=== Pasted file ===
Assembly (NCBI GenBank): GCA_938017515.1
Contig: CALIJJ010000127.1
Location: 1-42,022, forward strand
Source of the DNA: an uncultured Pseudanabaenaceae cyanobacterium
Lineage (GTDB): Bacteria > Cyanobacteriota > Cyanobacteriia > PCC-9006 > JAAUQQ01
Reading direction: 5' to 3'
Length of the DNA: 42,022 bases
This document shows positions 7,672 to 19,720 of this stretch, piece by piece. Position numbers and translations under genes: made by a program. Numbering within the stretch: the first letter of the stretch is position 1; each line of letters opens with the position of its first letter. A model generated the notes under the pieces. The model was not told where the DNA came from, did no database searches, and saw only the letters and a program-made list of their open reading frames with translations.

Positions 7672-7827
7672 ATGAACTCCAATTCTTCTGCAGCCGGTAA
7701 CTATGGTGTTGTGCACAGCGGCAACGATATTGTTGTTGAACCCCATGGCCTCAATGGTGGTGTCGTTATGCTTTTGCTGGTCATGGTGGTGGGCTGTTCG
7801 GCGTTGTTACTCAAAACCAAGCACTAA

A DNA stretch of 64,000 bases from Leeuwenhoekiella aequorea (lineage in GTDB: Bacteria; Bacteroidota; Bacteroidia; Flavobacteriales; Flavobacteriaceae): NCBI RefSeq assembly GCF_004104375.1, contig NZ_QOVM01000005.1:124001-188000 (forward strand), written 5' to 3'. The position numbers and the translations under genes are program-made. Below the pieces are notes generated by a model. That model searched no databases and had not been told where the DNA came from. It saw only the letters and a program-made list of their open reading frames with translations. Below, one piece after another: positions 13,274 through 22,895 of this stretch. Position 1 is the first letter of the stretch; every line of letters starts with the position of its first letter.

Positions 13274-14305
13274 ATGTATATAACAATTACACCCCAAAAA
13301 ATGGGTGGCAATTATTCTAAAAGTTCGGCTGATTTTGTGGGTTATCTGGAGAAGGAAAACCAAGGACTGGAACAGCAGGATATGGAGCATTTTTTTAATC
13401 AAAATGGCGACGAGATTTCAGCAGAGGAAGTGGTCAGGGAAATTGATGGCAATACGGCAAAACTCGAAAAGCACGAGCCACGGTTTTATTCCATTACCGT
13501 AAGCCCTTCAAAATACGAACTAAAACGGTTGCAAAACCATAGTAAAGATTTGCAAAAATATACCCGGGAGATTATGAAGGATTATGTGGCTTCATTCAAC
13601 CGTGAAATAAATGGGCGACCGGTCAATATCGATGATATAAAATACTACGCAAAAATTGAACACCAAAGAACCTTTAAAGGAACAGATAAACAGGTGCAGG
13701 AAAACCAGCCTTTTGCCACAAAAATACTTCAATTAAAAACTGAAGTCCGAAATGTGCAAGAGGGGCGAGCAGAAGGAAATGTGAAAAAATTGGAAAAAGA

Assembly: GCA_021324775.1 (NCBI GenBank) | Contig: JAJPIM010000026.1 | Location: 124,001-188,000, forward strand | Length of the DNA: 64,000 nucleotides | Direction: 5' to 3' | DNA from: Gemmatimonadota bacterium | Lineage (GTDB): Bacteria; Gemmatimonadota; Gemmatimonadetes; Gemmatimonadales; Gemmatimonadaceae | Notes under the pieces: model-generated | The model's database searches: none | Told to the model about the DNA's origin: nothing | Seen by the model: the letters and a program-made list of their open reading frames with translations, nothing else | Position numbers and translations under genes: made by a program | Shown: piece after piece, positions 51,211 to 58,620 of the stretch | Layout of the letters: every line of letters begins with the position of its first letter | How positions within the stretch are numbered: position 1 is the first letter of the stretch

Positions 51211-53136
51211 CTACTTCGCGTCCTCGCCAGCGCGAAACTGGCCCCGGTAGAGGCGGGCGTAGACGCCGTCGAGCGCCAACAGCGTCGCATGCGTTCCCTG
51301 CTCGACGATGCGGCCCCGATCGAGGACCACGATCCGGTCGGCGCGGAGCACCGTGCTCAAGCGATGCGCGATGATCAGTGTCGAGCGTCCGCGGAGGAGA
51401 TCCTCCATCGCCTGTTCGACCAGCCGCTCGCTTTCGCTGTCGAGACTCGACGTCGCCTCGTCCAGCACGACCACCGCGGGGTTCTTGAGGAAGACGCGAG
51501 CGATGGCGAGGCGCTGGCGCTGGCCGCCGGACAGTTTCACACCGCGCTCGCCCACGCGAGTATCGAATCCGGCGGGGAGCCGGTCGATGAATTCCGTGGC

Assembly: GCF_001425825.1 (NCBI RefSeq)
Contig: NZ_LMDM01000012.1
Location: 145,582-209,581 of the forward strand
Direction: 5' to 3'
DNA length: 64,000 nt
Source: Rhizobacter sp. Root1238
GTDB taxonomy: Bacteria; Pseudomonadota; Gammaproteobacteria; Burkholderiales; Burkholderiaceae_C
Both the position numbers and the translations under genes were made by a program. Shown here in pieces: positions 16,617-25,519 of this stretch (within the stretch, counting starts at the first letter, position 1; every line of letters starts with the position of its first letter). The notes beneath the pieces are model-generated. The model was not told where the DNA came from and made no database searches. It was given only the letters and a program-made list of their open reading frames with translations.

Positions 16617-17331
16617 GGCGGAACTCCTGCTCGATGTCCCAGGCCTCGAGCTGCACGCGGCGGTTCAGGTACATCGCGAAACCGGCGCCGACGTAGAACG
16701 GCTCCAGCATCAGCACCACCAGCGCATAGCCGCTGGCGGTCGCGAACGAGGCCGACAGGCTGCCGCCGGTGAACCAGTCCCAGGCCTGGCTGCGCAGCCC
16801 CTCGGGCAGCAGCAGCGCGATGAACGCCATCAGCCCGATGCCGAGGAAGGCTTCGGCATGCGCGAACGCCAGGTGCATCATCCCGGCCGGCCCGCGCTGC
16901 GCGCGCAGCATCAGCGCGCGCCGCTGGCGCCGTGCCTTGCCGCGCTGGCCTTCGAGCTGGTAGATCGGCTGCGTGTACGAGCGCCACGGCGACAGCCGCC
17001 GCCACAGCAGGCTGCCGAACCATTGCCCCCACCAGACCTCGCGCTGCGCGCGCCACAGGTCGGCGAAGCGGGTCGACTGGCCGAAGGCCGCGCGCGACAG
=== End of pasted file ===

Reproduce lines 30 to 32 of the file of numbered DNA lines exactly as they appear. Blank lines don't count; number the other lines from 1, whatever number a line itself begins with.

Direction: 5' to 3'
DNA length: 64,000 nt
Source: Rhizobacter sp. Root1238